But I think it might be time for me to join the herd.

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dumbed down

I’d like to expand on something I wrote near the end of my last post on the current boom in Texas. As I said, buying into or shorting secular trends is a key investment strategy for me, and Texas’ explosive growth is a major opportunity. But I don’t think most people understand why the state is doing so well. It’s not just because of its low taxes and hands-off regulatory regime. If that were the case, low-tax backwaters like Alabama and Mississippi would be thriving, too. What sets Texas apart is education, especially the public UT system, which possesses the third largest endowment in the country behind only Harvard and Yale.

Dynamic, innovative economic regions–with the highest per capita incomes–always benefit from quality educational systems. Silicon Valley and the Northeast are the most obvious examples. But other places like North Carolina’s research triangle have also been fueled by great schools. The reason for this isn’t rocket science. You simply can’t have sustained economic growth without a steady supply of smart, highly educated people.

The problem is that schools cost a lot of money. And most states these days–especially the state where I live, California–spend far more on prisoners, public employees, and old people than education. It’s a disturbing secular trend, so disturbing that if California were a stock, I’d short it.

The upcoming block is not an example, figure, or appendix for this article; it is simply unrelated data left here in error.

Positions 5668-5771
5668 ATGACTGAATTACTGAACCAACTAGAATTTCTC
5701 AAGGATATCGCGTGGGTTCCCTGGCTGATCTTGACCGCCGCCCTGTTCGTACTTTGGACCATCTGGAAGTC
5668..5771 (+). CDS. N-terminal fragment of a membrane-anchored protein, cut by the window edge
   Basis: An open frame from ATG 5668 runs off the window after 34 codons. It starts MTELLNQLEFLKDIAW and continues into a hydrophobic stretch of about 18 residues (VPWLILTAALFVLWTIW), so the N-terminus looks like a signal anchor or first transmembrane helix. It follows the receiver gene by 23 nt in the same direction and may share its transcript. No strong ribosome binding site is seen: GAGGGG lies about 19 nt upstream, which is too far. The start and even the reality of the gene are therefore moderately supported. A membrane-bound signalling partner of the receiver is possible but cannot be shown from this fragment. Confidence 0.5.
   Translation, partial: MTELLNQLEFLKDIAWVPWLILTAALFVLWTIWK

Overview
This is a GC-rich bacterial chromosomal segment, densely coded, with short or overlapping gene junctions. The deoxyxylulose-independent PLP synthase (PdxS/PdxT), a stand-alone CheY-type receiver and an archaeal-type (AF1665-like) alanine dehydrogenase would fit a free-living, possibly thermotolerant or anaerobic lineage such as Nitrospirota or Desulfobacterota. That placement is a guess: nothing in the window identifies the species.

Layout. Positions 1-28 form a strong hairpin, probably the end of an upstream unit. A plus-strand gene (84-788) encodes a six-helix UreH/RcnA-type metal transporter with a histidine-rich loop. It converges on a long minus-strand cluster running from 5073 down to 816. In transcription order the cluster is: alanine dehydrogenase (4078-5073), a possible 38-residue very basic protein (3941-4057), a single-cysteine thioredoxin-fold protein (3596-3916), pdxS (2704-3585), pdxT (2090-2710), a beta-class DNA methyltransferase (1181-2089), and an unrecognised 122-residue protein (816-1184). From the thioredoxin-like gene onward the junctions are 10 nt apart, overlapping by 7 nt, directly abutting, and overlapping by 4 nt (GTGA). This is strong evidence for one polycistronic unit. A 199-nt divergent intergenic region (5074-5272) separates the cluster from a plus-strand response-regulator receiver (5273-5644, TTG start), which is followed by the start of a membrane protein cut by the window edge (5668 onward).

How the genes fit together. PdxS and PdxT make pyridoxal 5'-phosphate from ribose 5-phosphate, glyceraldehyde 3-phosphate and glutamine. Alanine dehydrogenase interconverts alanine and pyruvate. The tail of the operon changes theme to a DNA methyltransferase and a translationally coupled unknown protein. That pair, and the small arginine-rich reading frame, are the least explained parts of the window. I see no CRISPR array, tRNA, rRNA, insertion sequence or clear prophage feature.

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lone star long: cashing in on texas with capital southwest

[Note: this piece was also posted at Seeking Alpha]

For most of my thirty years in the investment business, I’ve been skeptical of closed-end investment funds. Then I flew to Dallas and shared a plate of barbecue with Gary Martin, the personable, soon-to-be-retired president of Capital Southwest Corporation (CSWC). Martin was in a good mood during our lunch meeting, and not just because it was a Friday. As he described the company’s history and its current outlook, he had the relaxed, calmly confident look of an executive with nothing to hide, sell, or prove.

“We let our numbers speak for us,” he said.

Those numbers are quite persuasive. Since Cap Southwest’s initial IPO raised $15 million in 1961, it has quietly grown 13 percent a year by buying into well-managed private companies and holding onto them for long periods of time, even after many of them go public. Like Martin and his fellow executives at Capital Southwest, the businesses they invest in are not flashy. They make things like industrial lubricants (Rectorseal), farm equipment (Alamo Group), and copper wire (Encore). They also make a lot of money, which Capital Southwest frequently shares with its stockholders. Last year, it passed along a capital gains distribution of $17.59 per share. CSWC is also surprisingly undervalued. As Philip Mause persuasively documented several months ago, the stock trades at a significant discount to the company’s net asset value.

But none of these factors explain why I set aside my longtime doubts about CEF’s and bought $3 million worth of CSWC shortly after my lunch with Gary Martin. The real reason I’m long on Capital Southwest is that familiar refrain from the real estate industry: location, location, location. Or, to be more specific, Texas, Texas, Texas.